Google Places Updates Quality Guidelines for Business Names
Google has updated its quality guidelines for Google Places, allowing businesses to now add a descriptor to be listed in conjunction with their business name.
Directly from the Google help files, here’s what marketers and business owners need to know:
1. Your title should reflect your business’s real-world title
Translation: No funny business or keyword stuffing. This should be the real title of your business that’s on your business cards and storefront. Anything more than that will confuse Google and they’ll be willing choose the straightforward listing over the one that’s playing games.
2. In addition to your business’s real-world title, you may include a single descriptor that helps customers locate your business or understand your business offers.
Translation: Think about two descriptive keywords that would help another person locate your business. Parts of districts and neighborhoods would help and are totally valid. For example, in Houston there’s “Downtown,” “Midtown,” “Washington,” etc. Including a more broad descriptor such as “Houston” will not be as helpful.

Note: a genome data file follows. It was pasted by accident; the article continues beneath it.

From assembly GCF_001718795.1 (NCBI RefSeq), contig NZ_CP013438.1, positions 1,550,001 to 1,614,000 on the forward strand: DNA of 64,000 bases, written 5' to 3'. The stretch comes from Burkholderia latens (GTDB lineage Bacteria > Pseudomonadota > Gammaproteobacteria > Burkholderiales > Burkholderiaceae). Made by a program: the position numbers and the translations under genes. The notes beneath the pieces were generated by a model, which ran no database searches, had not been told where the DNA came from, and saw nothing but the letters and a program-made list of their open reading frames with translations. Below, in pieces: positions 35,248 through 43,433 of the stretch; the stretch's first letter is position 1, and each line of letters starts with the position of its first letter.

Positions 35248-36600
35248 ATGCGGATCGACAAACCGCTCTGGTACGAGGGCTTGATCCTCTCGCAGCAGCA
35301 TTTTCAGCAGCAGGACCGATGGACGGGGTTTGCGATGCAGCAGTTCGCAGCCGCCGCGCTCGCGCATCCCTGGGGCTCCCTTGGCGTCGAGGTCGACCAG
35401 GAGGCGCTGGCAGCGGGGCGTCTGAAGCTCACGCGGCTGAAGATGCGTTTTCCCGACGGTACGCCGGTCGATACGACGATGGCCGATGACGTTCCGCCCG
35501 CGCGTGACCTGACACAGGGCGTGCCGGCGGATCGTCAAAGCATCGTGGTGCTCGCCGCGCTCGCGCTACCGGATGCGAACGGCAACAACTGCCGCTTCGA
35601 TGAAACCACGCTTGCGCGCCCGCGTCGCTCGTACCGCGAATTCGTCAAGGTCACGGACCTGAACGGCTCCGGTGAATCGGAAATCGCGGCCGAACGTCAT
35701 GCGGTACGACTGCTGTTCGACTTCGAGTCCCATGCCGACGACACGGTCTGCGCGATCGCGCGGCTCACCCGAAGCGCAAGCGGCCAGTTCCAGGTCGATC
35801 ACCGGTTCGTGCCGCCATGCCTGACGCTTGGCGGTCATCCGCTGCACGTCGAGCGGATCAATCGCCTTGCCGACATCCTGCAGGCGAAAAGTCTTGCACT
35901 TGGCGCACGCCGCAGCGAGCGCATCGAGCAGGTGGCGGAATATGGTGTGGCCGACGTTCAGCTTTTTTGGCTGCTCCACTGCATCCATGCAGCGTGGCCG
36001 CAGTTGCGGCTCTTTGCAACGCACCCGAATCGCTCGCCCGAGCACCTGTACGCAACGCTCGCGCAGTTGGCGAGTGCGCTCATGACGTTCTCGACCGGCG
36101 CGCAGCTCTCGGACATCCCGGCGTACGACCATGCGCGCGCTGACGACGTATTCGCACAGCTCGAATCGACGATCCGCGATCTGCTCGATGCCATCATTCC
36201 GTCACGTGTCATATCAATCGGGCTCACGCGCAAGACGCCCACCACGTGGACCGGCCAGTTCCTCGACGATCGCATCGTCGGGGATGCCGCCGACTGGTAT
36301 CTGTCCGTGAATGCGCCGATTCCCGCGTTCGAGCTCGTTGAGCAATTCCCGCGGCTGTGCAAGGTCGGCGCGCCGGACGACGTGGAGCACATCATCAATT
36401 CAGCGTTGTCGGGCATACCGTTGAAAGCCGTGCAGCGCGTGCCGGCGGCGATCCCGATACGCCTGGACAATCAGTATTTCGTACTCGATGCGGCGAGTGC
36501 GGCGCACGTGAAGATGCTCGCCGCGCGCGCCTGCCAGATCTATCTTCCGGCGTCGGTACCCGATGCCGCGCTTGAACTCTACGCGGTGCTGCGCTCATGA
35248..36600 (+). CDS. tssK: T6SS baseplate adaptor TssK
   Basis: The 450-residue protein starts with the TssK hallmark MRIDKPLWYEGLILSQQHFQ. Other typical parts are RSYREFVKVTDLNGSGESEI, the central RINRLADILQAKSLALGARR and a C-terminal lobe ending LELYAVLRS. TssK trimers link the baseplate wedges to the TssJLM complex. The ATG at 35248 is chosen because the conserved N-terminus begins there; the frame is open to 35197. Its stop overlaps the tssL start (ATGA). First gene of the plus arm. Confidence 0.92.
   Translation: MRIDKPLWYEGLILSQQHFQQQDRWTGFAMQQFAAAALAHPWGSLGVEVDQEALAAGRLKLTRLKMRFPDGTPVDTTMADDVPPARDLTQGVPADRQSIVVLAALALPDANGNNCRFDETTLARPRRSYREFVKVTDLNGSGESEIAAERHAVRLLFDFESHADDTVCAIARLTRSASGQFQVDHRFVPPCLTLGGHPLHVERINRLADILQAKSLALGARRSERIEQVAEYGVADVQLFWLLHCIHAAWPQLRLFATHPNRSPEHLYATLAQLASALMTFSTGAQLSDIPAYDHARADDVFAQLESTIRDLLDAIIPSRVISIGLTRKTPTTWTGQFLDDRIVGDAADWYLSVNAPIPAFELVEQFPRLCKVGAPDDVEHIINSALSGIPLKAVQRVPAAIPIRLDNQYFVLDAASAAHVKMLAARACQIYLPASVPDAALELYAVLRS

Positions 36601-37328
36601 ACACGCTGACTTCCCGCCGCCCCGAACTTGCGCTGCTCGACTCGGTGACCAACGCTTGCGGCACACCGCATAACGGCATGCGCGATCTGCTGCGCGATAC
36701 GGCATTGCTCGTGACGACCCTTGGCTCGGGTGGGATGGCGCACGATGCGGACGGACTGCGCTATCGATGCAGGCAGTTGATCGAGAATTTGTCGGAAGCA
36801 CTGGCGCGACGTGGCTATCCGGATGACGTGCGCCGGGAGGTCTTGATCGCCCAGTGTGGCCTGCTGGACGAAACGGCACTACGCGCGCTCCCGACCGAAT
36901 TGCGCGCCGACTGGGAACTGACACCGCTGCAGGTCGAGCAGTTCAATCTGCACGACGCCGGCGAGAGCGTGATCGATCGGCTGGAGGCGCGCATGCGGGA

3. Marketing taglines, phone numbers, store codes, or URLs are not valid descriptors.
Translation: No taglines allowed. Business listings should contain facts and not opinions. You may believe that your company is the best there is and that you’re #1 in every way, but unless you’ve put it in the sign above your door or in your articles of incorporation – don’t do it!
Examples of acceptable titles with descriptors (in italics for demonstration purposes) are “Starbucks Downtown” or “Joe’s Pizza Restaurant”. Examples that would not be accepted would be “#1 Seattle Plumbing,” “Joe’s Pizza Best Delivery” or “Joe’s Pizza Restaurant Dallas”.
Although SEO principles dictate that you should try and make your company as visible as possible in search results, you won’t go very far with these new Google guidelines that recommend that you be as straightforward as possible.
The biggest guideline to keep in mind is that Google wants you to be accurate as possible and to answer questions for consumers who are looking for your business. Providing real, specific, straightforward information is the proper way to connect with customers and failing to do so could obstruct your position on the search engines. Just be real, be yourself, and don’t think too hard about it!
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